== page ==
So here is another experiment at a new type of post - I’m calling this series “Letters to my Daughter”. I know, I can’t really call these “series” if I only have one post on the topic, but give me some time. I’ll get there. Some context for this one - I have a 19-month old daughter and find myself worrying about how can I make sure she grows up to be a good, happy person. This series should be a time capsule for her, capturing some things I think I’ve learned or observed and would like to pass on to her (so she can ignore them, make the same mistakes and then try to prevent her kids from doing the same, round and round the merry-go-around.)
There you were, running around barefoot, chasing kids more than twice your age. Throwing a ball you could barely hold, clumsily stumbling around while holding the ball other times. Switching effortlessly between chasing and escaping. Having fun.
Your smile was genuine, your happiness palpable.
And it struck me – you didn’t know the rules of the game! The other kids already knew some games. Nothing elaborate. Passing the ball back and forth. Kicking the ball back and forth. Running around playing “tag, you’re it”. Simple rules within which they can improvise. But you knew none of these. You’re still mastering the “running barefoot on the grass” game. Still, together you guys were involved in this entertaining ballet mixing rules of all these games, while at the same time having no rules. And there you were, running around with those kids and having the time of your life. It was improvisational theatre, they reacting to your unpredictability and switching between games on-the-go. How was this happening? Why were you not intimidated by your complete unawareness of social conventions? How could you engage so well with those older kids? How could they improvise so effortlessly?
I realized that one of the reasons this worked, is because the older kids were getting to that collaboration sweet spot where they have the ability to be empathic, curious and energetic, but life and society have not jaded them yet. They have an under-developed sense of cynicism and sarcasm. And out of those abilities, I was again struck by empathy and its power. Empathy means that they were able to understand the situation you were in. They were able to put themselves “in your shoes”. I would imagine they remembered being there not so long ago. They were able to understand that you were still learning how to play these games. That fact, combined with children’s unique ability to be “in the moment” created this crazy juvenile garden tango.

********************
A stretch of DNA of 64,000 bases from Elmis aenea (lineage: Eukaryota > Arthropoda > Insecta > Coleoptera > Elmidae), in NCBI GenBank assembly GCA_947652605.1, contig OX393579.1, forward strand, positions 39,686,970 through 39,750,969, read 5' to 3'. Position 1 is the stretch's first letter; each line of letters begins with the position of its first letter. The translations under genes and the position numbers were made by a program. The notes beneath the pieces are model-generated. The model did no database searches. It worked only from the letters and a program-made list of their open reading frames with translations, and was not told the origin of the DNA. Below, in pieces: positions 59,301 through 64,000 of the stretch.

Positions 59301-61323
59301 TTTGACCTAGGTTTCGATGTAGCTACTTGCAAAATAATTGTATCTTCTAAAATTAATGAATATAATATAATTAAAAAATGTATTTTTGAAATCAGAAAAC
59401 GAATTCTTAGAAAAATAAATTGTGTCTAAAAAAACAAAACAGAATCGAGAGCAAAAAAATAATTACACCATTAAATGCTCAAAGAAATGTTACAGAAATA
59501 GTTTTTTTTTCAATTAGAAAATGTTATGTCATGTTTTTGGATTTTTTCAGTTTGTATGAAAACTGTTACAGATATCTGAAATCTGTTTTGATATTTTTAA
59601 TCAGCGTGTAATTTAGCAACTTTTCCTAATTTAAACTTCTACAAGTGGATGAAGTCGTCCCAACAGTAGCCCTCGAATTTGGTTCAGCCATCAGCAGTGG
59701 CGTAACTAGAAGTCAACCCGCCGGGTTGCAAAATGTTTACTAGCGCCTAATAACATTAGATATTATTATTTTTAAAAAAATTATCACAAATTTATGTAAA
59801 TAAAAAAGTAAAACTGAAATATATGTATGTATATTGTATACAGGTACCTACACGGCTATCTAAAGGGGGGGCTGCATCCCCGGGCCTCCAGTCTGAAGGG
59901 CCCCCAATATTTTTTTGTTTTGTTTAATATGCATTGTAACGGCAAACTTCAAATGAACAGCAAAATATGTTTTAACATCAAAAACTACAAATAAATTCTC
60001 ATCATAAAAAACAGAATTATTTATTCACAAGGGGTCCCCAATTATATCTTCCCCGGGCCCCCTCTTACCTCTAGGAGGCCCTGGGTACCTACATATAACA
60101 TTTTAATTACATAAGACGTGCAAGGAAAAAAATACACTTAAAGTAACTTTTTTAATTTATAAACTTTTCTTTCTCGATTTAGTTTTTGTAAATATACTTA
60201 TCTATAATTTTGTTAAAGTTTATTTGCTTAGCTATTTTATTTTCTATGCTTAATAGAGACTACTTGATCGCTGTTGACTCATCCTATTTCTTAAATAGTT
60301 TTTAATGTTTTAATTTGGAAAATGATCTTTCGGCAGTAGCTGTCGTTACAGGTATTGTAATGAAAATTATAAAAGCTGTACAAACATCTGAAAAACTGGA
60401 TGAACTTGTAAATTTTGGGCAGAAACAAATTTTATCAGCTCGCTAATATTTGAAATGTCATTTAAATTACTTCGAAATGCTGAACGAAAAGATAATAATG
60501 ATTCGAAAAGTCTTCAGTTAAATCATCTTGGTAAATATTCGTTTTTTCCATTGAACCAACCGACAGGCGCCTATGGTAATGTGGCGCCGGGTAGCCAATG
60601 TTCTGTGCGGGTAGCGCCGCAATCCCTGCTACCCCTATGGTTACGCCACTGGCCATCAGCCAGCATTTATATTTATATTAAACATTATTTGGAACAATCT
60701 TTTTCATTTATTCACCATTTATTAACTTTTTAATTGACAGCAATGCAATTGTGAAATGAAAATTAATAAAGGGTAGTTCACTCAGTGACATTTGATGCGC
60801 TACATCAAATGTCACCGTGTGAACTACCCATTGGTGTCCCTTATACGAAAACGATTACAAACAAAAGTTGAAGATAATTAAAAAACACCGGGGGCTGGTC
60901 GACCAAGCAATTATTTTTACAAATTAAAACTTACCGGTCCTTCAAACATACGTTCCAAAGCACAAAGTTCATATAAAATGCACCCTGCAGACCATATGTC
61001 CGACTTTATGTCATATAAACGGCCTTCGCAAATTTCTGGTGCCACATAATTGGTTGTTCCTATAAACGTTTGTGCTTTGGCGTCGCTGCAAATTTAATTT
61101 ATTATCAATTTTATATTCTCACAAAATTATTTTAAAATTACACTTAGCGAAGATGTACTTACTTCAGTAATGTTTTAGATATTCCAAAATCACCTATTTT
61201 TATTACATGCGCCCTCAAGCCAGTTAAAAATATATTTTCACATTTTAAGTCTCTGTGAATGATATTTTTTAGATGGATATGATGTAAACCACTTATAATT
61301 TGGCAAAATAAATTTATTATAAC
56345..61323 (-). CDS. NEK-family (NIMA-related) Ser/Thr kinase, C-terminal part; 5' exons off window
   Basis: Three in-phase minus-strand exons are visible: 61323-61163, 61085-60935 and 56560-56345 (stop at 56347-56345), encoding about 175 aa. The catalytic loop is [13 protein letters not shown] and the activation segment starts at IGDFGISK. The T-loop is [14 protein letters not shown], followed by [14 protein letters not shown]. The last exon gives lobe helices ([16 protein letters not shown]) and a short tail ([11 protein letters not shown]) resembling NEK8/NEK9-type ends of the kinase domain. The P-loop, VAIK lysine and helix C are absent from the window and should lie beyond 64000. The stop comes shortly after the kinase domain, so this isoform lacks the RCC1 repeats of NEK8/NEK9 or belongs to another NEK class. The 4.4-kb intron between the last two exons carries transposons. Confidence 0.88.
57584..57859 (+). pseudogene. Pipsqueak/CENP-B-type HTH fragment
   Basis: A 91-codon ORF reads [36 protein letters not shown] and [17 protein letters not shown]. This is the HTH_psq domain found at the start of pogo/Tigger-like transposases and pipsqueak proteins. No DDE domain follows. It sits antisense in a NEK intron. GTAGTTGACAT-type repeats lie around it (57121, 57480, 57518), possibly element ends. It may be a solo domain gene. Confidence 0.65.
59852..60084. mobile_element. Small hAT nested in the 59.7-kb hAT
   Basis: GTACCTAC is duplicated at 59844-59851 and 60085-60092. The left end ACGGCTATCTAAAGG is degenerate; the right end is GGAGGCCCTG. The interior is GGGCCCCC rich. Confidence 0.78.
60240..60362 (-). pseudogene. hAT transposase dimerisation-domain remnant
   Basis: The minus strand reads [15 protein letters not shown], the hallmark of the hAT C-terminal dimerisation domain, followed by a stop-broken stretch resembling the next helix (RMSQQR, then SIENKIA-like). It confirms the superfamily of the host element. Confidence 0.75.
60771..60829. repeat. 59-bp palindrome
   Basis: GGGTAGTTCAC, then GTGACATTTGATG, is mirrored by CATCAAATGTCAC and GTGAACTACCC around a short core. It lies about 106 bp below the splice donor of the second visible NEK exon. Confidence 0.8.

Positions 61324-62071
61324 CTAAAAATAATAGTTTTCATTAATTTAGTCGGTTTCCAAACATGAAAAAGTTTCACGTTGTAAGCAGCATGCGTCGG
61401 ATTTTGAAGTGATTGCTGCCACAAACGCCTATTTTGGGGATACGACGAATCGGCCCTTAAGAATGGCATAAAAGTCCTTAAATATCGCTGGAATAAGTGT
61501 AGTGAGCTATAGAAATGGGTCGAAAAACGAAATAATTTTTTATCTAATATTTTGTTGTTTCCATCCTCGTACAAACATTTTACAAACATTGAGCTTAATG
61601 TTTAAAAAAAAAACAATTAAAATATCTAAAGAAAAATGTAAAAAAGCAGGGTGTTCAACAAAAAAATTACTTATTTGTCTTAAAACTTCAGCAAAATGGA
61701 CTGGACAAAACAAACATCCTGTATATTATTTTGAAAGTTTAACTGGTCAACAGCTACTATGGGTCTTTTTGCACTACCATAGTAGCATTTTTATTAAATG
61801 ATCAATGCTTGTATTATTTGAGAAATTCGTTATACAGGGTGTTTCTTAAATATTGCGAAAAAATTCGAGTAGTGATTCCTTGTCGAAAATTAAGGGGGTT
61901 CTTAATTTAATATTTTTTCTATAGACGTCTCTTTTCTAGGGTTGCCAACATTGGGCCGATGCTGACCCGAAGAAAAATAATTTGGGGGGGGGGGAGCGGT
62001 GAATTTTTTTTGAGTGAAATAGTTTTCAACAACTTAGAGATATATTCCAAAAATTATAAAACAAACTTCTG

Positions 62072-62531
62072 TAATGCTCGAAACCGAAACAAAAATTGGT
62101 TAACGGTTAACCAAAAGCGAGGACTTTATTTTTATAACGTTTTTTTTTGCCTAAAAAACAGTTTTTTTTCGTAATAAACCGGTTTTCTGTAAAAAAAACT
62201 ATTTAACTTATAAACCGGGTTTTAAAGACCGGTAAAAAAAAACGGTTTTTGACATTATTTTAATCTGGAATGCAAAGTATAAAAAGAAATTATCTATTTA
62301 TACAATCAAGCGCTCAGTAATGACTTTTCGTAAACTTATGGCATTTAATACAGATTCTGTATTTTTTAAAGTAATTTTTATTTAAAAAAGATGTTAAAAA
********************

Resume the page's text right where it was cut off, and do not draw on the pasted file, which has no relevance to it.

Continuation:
The world you’re growing up in is one where your ability to collaborate and create with others of different backgrounds is going to be a prized skill. Regardless of the areas of expertise you wish to explore (engineering, performance arts, teaching, ...), one of the primary differentiators in your ability to contribute to society will be your ability to work in teams. Another time I’ll explain to you why this was not always the case. It’s an interesting story. But if I could rank the skills I wish you were strong in, empathy would be one of the top ones. It’s one of the key ingredients that make teams click.
If you’re able to step outside of the situation, discussion or challenge for a second, and see it from another person’s perspective, it opens up all sorts of new doors. If you can understand how the other person might feel on a given moment, you’re able to connect with them at a level beyond the facts of the discussion. And it’s not that the facts don’t matter, they abso-fcuking-lutely do (don’t tell your mother about the curse word). But facts are not enough to connect with people and convince them. Or, more commonly nowadays, problems are so complex that there is never just one solution. Defending your own perspective to the detriment of collaboration might win you the battle. But you’ll lose the war. Being able to share the feelings of somebody else is a superpower. Way more useful than invisibility or flying. Ok, not as cool as Wolverine’s adamantium claws, I readily admit. But still a superpower of incredible value.